Monday, February 18, 2019
Kudos to Steve Robinson, the President of Owens Community College in Toledo, for attacking the community college stigma directly. He has even started a hashtag on Twitter -- #endccstigma -- to organize the campaign.
Yes, yes, yes. But it goes even deeper than that.
We’ve all heard the epithets -- thirteenth grade, “high school with ashtrays,” and the like. (To be fair, the “ashtrays” one is a bit anachronistic…) Some of it comes from the old Groucho Marx line about never joining a club that would accept him as a member. If we define educational excellence by exclusivity -- that is, by how many people are turned away -- then it follows that a place with open-door admissions must not be any good. And some of it comes from the related equation of cost with quality.
That said, I think the roots of the stigma go much deeper, and have very little to do with anything that community colleges are actually doing or not doing. Although it’s about us, it’s not really about us. That matters, because it suggests limits to the likely payoff of a merely frontal attack.
High schools compete with each other. Private high schools compete even harder. Some of that is obvious and relatively straightforward, like in athletics. Some of it is in standardized test scores, with all of the race- and class-stratification that implies. Particularly with private high schools, though, some of it has to do with competitive college admissions. I’ve seen high schools publicize the percentage of students who go on directly to four-year colleges, as if that were purely a measure of the quality of the school. (I’ve seen magazines do something similar, ranking districts by the percentage of students who went directly to four-year schools. If you’re a principal on a hot seat to improve your rankings, you may know that they’re contrived and kind of silly, but you’ll do what you have to do.) If a high school sends more students to a community college, even if they subsequently and successfully transfer ‘upwards,’ that counts against the high school. Residents who see their school drop in the rankings -- and who fear a drop in property values -- may not have much patience for lessons in statistics. They want to protect their investments.
For private high schools, the pressure is especially great. Why pay thousands of dollars a year in tuition to send your kid to a private high school if the result is getting into the same college he could have attended coming from your local public school? Community college stigma is part of what private high schools sell, whether consciously or not. Deprive them of that, and you threaten their reason to exist. You can expect them to respond accordingly.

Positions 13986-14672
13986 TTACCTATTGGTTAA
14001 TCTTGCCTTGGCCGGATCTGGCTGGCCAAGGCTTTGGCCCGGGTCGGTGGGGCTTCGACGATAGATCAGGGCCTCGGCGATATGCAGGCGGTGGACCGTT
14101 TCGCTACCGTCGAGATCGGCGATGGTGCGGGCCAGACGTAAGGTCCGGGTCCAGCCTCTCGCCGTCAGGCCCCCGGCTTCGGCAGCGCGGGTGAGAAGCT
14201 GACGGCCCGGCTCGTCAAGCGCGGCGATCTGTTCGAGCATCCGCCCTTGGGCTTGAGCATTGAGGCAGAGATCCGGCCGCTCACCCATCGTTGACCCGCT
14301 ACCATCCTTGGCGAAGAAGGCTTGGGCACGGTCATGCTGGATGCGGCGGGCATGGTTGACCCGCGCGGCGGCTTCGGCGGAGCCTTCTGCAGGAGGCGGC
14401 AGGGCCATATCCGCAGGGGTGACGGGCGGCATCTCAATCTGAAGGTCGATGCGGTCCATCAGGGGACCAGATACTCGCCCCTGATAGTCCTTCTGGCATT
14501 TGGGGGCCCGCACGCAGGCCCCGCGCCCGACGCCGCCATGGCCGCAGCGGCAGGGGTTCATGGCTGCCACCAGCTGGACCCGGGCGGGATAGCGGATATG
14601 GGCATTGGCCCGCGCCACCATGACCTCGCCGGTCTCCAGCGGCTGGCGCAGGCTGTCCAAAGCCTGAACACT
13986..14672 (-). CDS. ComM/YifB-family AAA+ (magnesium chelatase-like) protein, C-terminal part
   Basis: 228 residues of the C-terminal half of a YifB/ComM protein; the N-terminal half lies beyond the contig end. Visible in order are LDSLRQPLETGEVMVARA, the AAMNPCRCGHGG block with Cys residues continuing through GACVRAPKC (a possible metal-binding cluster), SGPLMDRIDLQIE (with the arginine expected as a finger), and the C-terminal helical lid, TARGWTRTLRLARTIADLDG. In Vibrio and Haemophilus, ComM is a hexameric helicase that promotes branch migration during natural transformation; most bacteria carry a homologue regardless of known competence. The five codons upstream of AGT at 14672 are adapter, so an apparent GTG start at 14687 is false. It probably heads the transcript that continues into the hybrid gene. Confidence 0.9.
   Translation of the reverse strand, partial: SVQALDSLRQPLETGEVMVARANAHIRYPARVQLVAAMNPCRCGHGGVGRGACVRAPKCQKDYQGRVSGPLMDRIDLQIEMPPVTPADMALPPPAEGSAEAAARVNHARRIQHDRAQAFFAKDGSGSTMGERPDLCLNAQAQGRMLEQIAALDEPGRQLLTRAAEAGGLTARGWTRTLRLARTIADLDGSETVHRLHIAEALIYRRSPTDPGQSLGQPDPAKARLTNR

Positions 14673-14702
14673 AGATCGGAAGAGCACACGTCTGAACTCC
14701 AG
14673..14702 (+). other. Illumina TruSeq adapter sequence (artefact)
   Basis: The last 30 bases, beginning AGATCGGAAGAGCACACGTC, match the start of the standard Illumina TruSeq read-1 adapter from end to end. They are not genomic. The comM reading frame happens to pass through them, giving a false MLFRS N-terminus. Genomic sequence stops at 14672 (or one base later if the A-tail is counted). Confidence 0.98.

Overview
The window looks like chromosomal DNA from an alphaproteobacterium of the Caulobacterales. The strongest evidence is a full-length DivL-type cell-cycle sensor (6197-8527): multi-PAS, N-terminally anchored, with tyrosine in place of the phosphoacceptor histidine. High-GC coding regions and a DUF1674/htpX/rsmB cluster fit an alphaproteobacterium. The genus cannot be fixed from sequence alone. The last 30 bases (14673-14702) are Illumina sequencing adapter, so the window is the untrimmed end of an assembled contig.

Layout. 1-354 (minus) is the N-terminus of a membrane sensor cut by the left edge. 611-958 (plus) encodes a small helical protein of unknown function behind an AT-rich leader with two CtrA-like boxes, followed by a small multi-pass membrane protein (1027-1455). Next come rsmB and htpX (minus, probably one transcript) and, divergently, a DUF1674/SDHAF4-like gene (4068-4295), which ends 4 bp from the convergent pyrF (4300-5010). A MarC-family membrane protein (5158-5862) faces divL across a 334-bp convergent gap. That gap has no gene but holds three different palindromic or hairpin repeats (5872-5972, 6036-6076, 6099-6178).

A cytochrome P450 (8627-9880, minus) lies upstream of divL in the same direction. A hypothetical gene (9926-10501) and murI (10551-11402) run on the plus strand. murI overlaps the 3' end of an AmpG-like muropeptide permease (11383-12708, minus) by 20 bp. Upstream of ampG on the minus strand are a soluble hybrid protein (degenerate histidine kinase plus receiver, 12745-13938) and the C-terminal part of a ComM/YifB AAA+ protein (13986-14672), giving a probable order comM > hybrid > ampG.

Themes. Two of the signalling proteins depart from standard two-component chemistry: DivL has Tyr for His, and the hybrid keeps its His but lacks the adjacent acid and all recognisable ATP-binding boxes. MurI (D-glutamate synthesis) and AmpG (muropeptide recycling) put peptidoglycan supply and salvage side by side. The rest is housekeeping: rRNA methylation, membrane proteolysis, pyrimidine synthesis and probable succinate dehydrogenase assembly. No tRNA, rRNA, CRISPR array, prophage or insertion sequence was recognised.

Over a hundred years ago, Thorstein Veblen noted that the prestige of a college was in inverse proportion to its usefulness. He suggested that the ability to indulge in uselessness was a sign of wealth and power, both of which bring prestige with them. That’s why you can major in economics at Princeton, but you can’t major in business there. (He even carried the insight over to clothing. Ties are utterly useless and kind of fragile; you can’t really work with your hands while wearing one. Therefore, by wearing one, you are advertising that you don’t have to get your hands dirty. Their prestige is a function of their uselessness. I consider this reason #763 to get rid of ties entirely, but that’s another post.) The more prestigious the college, the fewer “vocational” programs it offers. Community colleges fare miserably on that index, since most of them are “comprehensive,” meaning that they offer both vocational and transfer programs. The mere presence of the Automotive Tech program, in this view, tars the English department by association. Elite places don’t like to get their hands dirty.
Happily for community colleges, that distinction is starting to fray. As the cost of higher education escalates far beyond what most families can pay, and entry-level salaries remain largely stagnant, the middle- and upper-middle-classes are starting to look at the employability of a given college’s graduates. After a century of being under suspicion, ‘usefulness’ is starting to gain some respect.
Still, exclusivity has a market. Last week I was in a meeting about a town that has some very high-end real estate development happening. The discussion turned to gentrification, and the ways in which high-end development often prices lower-income locals out of town. When I mentioned that the folks buying the high-end places weren’t really our constituency, the comment got knowing chuckles. To the extent that racial and economic exclusivity matter to people with options, colleges built on inclusion will be at a disadvantage.
So yes, by all means, let’s attack the stigma directly. But let’s also not make the mistake of thinking that it’s only about itself. It’s part of a much larger set of issues around race, class, and the conflation of privilege with prestige. In redeeming community colleges, we need also to redeem the idea of equality. That’s a tall order, and one that will provoke virulent resistance. But without it, we won’t get much beyond a hashtag.